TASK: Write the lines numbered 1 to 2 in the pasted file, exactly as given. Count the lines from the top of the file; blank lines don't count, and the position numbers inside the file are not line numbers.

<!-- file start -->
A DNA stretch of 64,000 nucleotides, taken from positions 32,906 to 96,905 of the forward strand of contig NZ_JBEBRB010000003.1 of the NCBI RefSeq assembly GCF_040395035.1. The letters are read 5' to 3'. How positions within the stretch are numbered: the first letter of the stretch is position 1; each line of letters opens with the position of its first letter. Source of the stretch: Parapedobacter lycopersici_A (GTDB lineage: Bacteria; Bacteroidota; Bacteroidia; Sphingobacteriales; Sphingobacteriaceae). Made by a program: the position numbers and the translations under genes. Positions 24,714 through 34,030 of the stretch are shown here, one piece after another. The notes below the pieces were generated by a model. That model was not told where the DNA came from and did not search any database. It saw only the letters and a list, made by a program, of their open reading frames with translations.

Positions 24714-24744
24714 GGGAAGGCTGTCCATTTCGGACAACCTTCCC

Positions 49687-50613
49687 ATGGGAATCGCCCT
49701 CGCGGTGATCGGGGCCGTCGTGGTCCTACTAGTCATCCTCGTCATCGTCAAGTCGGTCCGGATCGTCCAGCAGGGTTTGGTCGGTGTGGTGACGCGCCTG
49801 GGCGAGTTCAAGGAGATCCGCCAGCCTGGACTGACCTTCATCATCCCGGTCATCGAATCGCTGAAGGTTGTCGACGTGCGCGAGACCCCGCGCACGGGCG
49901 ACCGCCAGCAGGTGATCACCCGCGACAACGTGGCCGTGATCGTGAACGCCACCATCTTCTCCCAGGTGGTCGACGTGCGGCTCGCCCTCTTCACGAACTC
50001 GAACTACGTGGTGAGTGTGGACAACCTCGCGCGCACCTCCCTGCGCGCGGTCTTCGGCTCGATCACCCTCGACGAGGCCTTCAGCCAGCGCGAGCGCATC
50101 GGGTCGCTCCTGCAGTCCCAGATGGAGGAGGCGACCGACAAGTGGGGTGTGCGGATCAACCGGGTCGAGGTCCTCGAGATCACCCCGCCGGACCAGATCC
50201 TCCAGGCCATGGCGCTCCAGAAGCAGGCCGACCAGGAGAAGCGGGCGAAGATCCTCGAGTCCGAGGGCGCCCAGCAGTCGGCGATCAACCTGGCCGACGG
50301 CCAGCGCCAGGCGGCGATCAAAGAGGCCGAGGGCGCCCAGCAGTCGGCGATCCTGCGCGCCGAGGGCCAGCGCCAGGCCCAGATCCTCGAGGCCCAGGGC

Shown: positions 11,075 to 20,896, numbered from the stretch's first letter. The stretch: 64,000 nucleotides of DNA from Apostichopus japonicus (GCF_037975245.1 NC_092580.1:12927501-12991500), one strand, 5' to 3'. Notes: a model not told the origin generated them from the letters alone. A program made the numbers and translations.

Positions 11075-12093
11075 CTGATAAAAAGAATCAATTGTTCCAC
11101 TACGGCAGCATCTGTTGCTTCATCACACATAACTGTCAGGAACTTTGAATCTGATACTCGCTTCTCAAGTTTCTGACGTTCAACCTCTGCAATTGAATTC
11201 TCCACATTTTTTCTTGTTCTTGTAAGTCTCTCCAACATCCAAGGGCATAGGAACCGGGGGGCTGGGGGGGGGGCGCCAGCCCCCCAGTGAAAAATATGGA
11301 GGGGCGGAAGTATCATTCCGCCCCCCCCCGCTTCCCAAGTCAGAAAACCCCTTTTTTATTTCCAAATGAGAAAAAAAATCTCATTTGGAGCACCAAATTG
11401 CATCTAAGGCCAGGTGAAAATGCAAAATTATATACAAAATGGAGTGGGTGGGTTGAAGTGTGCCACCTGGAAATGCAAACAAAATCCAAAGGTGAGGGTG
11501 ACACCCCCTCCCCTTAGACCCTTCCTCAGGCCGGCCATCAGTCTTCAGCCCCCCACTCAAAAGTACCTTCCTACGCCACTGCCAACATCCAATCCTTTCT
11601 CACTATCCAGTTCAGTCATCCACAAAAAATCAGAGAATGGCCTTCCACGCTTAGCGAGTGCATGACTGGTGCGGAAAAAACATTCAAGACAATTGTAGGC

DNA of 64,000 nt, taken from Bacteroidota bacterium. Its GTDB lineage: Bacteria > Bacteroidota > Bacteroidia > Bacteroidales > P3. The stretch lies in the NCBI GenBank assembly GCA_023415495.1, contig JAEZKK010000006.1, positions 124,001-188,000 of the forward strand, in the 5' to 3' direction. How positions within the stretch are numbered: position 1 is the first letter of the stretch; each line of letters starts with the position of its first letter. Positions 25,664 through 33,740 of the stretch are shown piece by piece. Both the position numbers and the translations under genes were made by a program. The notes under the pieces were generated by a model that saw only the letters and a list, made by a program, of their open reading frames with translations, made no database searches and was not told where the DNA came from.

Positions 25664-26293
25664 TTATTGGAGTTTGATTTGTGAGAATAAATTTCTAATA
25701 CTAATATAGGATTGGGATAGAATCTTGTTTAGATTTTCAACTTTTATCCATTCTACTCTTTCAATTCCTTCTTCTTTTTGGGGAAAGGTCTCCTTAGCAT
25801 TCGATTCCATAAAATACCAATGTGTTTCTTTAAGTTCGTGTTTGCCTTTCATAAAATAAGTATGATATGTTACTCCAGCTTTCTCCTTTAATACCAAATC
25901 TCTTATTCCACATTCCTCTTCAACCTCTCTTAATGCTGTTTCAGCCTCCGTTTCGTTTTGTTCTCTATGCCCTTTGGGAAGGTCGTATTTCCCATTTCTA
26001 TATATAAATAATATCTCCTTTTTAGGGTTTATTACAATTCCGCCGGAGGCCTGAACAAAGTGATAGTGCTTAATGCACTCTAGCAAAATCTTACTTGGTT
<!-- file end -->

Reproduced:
A DNA stretch of 64,000 nucleotides, taken from positions 32,906 to 96,905 of the forward strand of contig NZ_JBEBRB010000003.1 of the NCBI RefSeq assembly GCF_040395035.1. The letters are read 5' to 3'. How positions within the stretch are numbered: the first letter of the stretch is position 1; each line of letters opens with the position of its first letter. Source of the stretch: Parapedobacter lycopersici_A (GTDB lineage: Bacteria; Bacteroidota; Bacteroidia; Sphingobacteriales; Sphingobacteriaceae). Made by a program: the position numbers and the translations under genes. Positions 24,714 through 34,030 of the stretch are shown here, one piece after another. The notes below the pieces were generated by a model. That model was not told where the DNA came from and did not search any database. It saw only the letters and a list, made by a program, of their open reading frames with translations.

Positions 24714-24744